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Movies
'Dawn of the Planet of the Apes' rises over box-office doldrums
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'Dawn of the Planet of the Apes' rises over box-office doldrums

'Dawn of the Planet of the Apes' rises over box-office doldrums
This photo released by Twentieth Century Fox Film Corporation shows Andy Serkis as Caesar in a scene from the film, "Dawn of the Planet of the Apes." (AP Photo/Twentieth Century Fox Film Corporation)

'Dawn of the Planet of the Apes' rises over box-office doldrums

Three summers ago "Rise of the Planet of the Apes" proved it's possible to reboot a franchise while avoiding that sinking feeling of movie capitalism at its dumbest.

Now, in a disappointing July dominated with a shrug by "Transformers: Age of Extinction,"the follow-up "Dawn of the Planet of the Apes" has arrived. Just in time. The nation's multiplexes need a solid hit to save face and lend the impression that all's right with the business preferences and practices in Hollywood. Whatever audiences think of it, I'd say the latest "Apes" picture is just that: a solid success, sharing many of its predecessor's swift, exciting storytelling and motion-capture technology virtues, while going its own way in the ongoing tale of life on Earth after a human-made "simian flu" virus has wiped out most of the homo sapiens as well as the simian population.

The director this time is Matt Reeves, no stranger to fantasy; he made "Cloverfield" and the American remake of the vampire thriller "Let the Right One In" titled "Let Me In." The war between the ravaged species in "Dawn of the Planet of the Apes" has driven the surviving ape colony led by proud, diplomatic Caesar (Andy Serkis) to the redwoods north of San Francisco. "Ape not kill ape" is the principle of this clan, and the system works: They're alive.

But not alone. One day in the forest (the movie was shot mostly in British Columbia) the apes encounter a human survivor, played by Jason Clarke, on a recon mission to determine if a nearby dam can be restored to provide power to an increasingly desperate clutch of human city dwellers down in the Bay Area. Gary Oldman is their de facto leader, eager to take back the planet by any means necessary.

"Dawn of the Planet of the Apes" runs about 25 minutes longer than "Rise." The movie has trouble finding its rhythm in the third act and feels somewhat padded. Yet there's a lot going on in this film. As with the recent "Godzilla," there's an essential gravity to the mood here. And the human interest element is more present and persuasive in "Dawn," thanks to Clarke and his fellow Australian Kodi Smit-McPhee (of "Let Me In"), who plays his troubled son, and to reliable Keri Russell, as Clarke's lover, the kindest, warmest human left on the planet and one of the reasons Caesar doesn't kill them all in the first 30 minutes of the movie.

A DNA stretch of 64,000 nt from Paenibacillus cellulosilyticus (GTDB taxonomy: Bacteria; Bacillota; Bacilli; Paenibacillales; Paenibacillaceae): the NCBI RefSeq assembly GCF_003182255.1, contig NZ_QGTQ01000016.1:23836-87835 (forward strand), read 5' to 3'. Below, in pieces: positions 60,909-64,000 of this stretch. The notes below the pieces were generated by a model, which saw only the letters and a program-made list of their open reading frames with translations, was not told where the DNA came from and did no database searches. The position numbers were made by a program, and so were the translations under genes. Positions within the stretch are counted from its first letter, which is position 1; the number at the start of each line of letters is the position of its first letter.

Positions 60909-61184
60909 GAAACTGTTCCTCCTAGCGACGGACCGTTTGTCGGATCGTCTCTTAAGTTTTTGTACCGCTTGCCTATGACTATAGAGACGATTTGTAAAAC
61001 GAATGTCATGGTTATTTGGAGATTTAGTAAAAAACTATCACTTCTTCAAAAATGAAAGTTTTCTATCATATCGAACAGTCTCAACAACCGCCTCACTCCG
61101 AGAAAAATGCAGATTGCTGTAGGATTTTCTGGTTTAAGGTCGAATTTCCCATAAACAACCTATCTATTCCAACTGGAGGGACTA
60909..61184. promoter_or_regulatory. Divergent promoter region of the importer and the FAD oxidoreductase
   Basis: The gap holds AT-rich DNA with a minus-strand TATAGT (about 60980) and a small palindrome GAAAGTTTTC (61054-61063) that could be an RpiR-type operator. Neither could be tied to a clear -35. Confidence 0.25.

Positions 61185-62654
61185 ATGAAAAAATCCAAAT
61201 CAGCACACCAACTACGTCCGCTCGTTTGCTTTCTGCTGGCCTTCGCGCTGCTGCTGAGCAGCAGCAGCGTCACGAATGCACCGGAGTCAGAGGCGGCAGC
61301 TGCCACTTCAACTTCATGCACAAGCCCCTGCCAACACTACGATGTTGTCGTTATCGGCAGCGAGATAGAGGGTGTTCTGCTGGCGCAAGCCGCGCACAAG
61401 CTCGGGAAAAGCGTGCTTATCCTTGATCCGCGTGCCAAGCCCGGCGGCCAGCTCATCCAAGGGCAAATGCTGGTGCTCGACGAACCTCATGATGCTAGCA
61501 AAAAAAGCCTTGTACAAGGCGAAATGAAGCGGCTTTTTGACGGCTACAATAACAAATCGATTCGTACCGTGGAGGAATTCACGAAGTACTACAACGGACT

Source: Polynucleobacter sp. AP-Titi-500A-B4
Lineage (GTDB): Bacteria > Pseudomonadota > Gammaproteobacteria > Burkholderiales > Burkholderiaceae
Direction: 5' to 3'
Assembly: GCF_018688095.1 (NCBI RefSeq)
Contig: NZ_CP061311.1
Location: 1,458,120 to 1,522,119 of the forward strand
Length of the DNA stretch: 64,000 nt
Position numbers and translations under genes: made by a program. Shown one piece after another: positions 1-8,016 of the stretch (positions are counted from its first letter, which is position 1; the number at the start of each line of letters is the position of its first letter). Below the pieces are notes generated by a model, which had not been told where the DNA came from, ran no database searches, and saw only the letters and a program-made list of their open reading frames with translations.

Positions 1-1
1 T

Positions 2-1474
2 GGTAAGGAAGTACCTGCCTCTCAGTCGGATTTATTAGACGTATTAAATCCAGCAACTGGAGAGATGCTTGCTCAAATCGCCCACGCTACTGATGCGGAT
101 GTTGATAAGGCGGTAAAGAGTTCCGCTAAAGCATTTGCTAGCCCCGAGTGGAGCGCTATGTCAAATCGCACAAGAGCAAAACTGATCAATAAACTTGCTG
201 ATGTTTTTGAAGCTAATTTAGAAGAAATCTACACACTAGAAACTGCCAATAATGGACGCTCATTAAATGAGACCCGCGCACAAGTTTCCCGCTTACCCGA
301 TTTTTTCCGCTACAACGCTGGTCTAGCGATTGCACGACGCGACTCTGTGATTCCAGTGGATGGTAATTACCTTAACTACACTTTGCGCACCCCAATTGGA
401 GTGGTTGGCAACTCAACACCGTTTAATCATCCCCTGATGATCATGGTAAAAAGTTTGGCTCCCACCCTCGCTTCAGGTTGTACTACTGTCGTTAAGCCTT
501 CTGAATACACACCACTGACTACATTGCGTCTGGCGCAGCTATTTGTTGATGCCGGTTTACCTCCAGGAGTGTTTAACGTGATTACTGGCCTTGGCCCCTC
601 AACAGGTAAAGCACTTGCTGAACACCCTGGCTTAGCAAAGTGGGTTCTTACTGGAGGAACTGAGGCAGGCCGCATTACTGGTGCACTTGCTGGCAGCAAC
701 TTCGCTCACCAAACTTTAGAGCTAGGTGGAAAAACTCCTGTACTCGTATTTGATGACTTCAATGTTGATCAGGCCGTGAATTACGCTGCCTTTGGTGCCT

Serkis is the world's preeminent motion-capture performer, having lent his physicality and vocal flourishes to King Kong and "Lord of The Ring's" Gollum prior to the soulful, tormented Caesar of the "Apes" series. At this point in the motion-capture effects industry, there's little question of believing what we're seeing. We believe. We believe there is an actor, a real actor, in there, behind the eyes of the digital creation. This is why the film, despite its bloat and its overfondness for scenes of massacre, feels as if it were made by actual humans.

Two other things about this movie make it noteworthy. One is the musical score by composer Michael Giacchino, the best in the business right now. The tension and the atmosphere he evokes with a surprising array of instruments (he's especially creative in the percussion and keyboard realm) enhance every aspect of the viewing experience. It's an old-school sound, recalling elements of Jerry Goldsmith, among others, and it's remarkably free of bombast.

The other is the inescapable political element. I write this as a Chicagoan whose city has become an international symbol of gun violence bordering on insanity. In "Dawn," Caesar's ape colony has no use for firearms; only when Koba (Toby Kebbell), the vicious, ambitious rival ape, gets hold of humankind's weapons does the utopian community turn against itself. The movie's pretty grim. Then again, the whole "Planet of the Apes" mythology depends on a vision of the future that speaks very, very poorly of humankind's ability to trust and adapt and play well with others.

Following the "Dawn" screening I ducked into "Transformers 4" just long enough to see Mark Wahlberg exclaim, in awe, "Weapons!" when a glorious cache of mass-destruction implements are revealed. The "Apes" saga is different — sadder and wiser. The latest film is no less a commodity than those manufactured by Michael Bay, but it doesn't treat the audience like a bunch of gorillas.

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